Chandigarh: Pointing to Kashmir and its fabled sufi culture that has not been visible for thirty years now, historian Rajiv Lochan draws an analogy with the present situation in Syria by underscoring that Syria was a secular country before the outside terrorists stepped in to create havoc in that country.
To draw home his point, Rajiv cites extensively from the interview of Flemish Father Daniël Maes (78), who has witnessed the civil war and lives in the sixth-century-old Mar Yakub monastery in the city of Qara, 90 kilometers north of the capital Damascus. The interview was published under the title ‘The Media Coverage on Syria is the Biggest Media Lie of our Time’ by Ron Paul Institute for Peace and Prosperity.
Excerpts from Father Daniël’s interview:
“The idea that a popular uprising took place against President Assad is completely false. I’ve been in Qara since 2010 and I have seen with my own eyes how agitators from outside Syria organized protests against the government and recruited young people. That was filmed and aired by Al Jazeera to give the impression that a rebellion was taking place. Murders were committed by foreign terrorists, against the Sunni and Christian communities, in an effort to sow religious and ethnic discord among the Syrian people. While in my experience, the Syrian people were actually very united.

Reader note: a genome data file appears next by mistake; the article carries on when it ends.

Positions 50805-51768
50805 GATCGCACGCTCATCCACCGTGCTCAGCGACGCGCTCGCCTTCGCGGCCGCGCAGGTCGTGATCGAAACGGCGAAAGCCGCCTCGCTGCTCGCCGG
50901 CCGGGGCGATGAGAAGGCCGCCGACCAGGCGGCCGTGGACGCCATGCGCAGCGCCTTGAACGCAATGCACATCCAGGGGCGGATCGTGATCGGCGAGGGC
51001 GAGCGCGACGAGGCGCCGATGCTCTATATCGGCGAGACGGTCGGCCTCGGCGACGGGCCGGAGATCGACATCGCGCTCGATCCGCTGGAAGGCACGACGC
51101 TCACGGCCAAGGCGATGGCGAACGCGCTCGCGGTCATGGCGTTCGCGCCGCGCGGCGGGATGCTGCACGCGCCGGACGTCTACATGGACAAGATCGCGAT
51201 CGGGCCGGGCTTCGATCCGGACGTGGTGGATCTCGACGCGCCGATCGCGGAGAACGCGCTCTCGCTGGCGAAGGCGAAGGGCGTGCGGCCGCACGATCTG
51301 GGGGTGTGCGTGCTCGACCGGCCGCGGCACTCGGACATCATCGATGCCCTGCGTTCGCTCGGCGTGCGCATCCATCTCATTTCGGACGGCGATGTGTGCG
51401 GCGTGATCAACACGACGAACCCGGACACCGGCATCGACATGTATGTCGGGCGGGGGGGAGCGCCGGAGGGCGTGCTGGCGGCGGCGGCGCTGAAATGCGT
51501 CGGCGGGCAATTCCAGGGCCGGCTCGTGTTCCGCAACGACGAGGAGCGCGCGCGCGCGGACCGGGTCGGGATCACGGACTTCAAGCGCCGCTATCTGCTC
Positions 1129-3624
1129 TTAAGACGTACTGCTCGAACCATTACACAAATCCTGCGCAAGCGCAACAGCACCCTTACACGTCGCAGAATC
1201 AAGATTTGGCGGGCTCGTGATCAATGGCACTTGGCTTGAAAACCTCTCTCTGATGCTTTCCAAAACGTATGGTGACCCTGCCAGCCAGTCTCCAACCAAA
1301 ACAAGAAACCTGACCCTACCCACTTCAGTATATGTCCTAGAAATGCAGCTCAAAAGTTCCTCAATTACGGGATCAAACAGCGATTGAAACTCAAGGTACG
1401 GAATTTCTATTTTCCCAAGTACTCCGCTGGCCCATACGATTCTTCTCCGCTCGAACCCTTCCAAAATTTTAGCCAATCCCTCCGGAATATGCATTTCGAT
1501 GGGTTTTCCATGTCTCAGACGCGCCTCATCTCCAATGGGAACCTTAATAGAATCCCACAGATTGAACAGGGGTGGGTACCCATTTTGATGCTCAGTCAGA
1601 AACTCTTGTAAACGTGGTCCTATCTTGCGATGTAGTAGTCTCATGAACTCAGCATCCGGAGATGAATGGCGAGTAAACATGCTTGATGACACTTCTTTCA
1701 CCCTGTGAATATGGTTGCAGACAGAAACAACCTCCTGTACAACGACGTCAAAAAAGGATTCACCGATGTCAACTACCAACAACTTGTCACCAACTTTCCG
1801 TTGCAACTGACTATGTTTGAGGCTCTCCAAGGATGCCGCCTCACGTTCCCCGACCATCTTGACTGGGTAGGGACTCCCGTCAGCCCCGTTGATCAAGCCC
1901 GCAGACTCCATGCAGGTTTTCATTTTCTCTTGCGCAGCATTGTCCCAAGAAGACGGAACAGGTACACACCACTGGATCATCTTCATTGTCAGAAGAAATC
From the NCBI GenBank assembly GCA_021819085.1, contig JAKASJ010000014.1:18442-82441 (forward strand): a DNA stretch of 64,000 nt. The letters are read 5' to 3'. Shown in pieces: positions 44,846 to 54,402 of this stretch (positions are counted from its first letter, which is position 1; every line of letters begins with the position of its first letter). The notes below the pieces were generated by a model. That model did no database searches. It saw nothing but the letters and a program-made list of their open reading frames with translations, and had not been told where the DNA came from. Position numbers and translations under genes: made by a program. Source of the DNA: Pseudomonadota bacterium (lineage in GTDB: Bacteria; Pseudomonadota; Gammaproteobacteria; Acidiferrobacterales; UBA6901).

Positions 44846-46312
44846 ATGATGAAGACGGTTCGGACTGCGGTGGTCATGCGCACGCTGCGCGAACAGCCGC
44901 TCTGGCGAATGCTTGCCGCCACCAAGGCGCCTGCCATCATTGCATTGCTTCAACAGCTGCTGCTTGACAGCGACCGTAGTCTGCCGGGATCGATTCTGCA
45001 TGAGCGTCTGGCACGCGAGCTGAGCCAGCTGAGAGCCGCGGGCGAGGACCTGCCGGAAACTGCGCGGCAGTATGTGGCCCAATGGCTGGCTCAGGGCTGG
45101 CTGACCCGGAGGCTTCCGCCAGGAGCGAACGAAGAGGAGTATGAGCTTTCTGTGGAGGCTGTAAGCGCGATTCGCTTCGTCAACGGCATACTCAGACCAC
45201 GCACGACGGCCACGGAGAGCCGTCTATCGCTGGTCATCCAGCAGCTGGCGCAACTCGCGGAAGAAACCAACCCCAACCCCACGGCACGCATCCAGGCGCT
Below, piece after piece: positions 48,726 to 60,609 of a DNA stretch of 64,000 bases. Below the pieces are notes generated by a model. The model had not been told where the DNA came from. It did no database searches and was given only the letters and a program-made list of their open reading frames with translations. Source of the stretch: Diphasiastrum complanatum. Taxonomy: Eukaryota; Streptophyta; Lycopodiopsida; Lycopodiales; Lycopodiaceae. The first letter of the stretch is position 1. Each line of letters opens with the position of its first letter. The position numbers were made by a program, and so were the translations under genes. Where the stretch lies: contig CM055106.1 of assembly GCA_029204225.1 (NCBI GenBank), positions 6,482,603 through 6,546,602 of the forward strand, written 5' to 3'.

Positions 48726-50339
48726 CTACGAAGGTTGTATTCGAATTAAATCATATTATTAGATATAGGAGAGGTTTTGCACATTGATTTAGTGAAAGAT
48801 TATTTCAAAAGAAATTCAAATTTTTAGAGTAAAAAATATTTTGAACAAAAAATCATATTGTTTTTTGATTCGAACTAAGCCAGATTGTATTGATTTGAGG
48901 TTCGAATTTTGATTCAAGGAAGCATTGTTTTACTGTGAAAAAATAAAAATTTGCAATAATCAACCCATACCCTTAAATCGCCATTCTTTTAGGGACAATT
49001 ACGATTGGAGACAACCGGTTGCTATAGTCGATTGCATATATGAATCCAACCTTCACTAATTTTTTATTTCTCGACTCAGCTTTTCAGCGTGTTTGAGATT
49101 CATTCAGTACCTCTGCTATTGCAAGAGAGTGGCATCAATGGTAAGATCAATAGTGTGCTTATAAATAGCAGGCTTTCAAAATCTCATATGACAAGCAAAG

Before the war, this was a harmonious country: a secular state in which different religious communities lived side by side peacefully. There was hardly any poverty, education was free, and health care was good. It was only not possible to freely express your political views. But most people did not care about that.”
“When thousands of terrorists settled in Qara, we became afraid for our lives. They came from the Gulf States, Saudi Arabia, Europe, Turkey, Libya, there were many Chechens. They formed a foreign occupation force, all allied to al-Qaeda and other terrorists. Armed to the teeth by the West and their allies with the intention to act against us, they literally said: “This country belongs to us now.” Often, they were drugged, they fought each other, in the evening they fired randomly. We had to hide in the crypts of the monastery for a long time. When the Syrian army chased them away, everybody was happy: the Syrian citizens because they hate the foreign rebels, and we because peace had returned.”